Saudi Arabia has said two of its oil tankers were attacked by saboteurs near the United Arab Emirates, Reuters reports, adding a statement by the UAE that a total four vessels were attacked off its coast at the port of Fujairah.
The AP quoted a Saudi statement as saying the damages sustained by the two tankers were “significant”.
Neither Saudi Arabia nor the UAE, however, said who was or is most likely to have been behind the attack. The UAE also did not provide any details about the attack saying only that there were no casualties and the port of Fujairah was operating as usual.
Saudi Arabia’s Energy Minister Khalid- al-Falih said in a statement that one of the two vessels attacked at the Fujairah port was en route to Ras Lanuf where it was supposed to load crude oil for the United States.
However, TankerTrackers.com co-founder Samir Madani in a tweet said there were three Saudi tankers docked at Fujairah: one empty after returning from China, another one returning from the Saudi port of Yanbu loaded, and a small petrochemicals tanker.
The AP notes the reports of the attacks came on the heels of a warning issued by the United States to ships in the Persian Gulf regarding possible attacks by “Iran or its proxies” on vessels in the area. The warning came as a U.S. aircraft carrier and B-52 bombers are traveling to the Gulf in pre-emptive response to a possible Iranian move in the region after Tehran once again said it would close the Strait of Hormuz if the U.S. tries to squeeze its oil exports further. Related: Chinese Oil Majors Backtrack On Pledge To Buy Iranian Oil
The Strait of Hormuz is a major oil chokepoint accounting for some 17 million barrels of crude daily. The strait is only 21 miles wide at its narrowest point, but is wide and deep enough to handle even the world’s largest tankers. Alternate routes for oil normally going through this strait are several pipelines, but capacity is limited. Most of the oil exports traveling through this strait are bound for Asian markets.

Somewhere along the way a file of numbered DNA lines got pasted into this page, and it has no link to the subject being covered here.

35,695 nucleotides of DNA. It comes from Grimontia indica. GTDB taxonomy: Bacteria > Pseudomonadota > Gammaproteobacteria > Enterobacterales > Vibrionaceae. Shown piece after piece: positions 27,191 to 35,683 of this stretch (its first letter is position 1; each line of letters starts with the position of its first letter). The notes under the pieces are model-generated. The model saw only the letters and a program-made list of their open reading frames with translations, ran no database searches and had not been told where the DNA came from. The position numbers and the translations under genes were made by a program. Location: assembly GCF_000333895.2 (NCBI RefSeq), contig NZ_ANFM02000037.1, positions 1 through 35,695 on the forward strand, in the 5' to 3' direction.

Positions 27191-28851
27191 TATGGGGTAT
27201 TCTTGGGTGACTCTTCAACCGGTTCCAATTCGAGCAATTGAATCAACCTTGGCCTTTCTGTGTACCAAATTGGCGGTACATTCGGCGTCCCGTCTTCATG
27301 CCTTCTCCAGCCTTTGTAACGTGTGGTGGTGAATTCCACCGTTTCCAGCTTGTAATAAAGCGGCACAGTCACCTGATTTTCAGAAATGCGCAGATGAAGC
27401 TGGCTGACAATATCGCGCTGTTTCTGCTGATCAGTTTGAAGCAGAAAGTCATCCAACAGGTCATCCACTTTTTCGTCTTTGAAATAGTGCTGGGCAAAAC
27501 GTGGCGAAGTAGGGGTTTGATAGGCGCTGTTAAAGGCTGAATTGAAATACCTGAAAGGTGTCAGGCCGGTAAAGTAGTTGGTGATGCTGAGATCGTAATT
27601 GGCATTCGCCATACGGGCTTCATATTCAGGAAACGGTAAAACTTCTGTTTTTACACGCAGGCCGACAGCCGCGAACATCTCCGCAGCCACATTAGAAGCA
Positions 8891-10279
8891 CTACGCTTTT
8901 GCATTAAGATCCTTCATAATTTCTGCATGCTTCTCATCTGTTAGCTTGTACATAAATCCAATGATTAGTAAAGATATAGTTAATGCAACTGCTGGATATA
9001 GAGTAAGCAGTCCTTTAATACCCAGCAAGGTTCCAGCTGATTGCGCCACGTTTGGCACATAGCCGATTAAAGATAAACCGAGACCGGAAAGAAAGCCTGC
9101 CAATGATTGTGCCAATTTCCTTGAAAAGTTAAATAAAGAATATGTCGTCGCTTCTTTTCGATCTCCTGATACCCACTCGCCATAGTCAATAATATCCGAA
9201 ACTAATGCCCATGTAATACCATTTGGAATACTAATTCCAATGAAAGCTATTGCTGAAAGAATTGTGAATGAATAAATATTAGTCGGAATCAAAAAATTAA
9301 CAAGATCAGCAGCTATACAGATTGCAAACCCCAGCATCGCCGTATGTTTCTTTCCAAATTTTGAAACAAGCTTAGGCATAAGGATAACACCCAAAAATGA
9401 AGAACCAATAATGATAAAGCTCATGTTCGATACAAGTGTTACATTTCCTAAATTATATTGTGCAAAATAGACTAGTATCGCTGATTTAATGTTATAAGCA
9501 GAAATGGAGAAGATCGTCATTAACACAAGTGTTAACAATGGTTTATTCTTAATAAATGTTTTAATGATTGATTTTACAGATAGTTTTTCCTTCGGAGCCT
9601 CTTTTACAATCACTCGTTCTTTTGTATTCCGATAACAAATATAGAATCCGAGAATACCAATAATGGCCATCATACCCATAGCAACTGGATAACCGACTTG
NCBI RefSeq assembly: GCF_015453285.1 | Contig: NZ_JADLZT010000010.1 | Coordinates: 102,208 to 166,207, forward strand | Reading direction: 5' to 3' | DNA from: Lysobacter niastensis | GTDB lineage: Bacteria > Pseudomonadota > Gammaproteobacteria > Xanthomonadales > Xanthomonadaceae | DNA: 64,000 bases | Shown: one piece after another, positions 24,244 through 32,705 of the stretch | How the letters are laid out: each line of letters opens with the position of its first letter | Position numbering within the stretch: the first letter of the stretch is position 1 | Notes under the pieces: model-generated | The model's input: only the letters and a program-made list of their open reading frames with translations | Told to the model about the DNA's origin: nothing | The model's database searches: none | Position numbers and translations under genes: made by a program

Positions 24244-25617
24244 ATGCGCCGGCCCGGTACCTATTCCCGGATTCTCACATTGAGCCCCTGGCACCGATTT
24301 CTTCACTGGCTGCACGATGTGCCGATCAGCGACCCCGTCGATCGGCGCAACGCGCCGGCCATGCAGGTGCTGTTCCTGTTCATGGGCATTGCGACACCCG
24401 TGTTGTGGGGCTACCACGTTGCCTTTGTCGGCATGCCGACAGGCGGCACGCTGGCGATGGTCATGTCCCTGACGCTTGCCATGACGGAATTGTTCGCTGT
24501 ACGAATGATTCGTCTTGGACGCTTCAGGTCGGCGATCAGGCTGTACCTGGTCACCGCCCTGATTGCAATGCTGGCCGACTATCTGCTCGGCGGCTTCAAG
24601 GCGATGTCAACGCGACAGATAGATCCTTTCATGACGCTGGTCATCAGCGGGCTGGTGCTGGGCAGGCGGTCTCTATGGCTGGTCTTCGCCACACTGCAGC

Iran has threatened to close it off more than once during the years but has never before acted on this threat. However, if the tension between Tehran, its Arab neighbors, and Washington continues to deepen this might change, effectively starting yet another war in the Middle East.
Later in the day, Iran condemned the attack on the vessels in the UAE and called for an investigation into the event, Reuters reported.
By Irina Slav for Oilprice.com
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The first is a warning shot by Iran of what could happen if its oil exports were prevented from passing through the Strait of Hormuz by US warships. The second is that it is part of a psychological warfare being waged on Iran by the United States. Either way, the incident could escalate tension in the Gulf between Iran and the United States. It will most probably have a bullish impact on oil prices and could lead to a steep spike were the US or Saudi Arabia to retaliate.
John Bolton, President Trump’s national security adviser and a fanatic neo- conservative to boot is hell-bent on war with Iran. Even his Boss President Trump said that “he wants me to go to war with Iran”. One must also remember that John Bolton was one of the most zealous plotters of the invasion of Iraq.
Iran will never haphazardly try to close the Strait of Hormuz but it is on record threatening that if its oil imports were prevented from passing the Strait of Hormuz, then it will stop Gulf oil exports passing through the Strait.
US sanctions against Iran have so far failed to adversely impact on Iranian oil exports. Furthermore, the Iran zero exports option is unattainable. If, however, the United States means by its zero option intercepting Iranian crude exports and preventing them from crossing the Strait of Hormuz, then this means war with Iran engulfing the whole Gulf region and also Israel. In such a situation, a mining of the Strait of Hormuz and even attacks on Ras Tannura, Saudi Arabia’s huge oil terminal in the Gulf and the world’s biggest oil terminal and other oil installations in the region would be targeted by Iran.
Dr Mamdouh G Salameh
International Oil Economist
Visiting Professor of Energy Economics at ESCP Europe Business School, London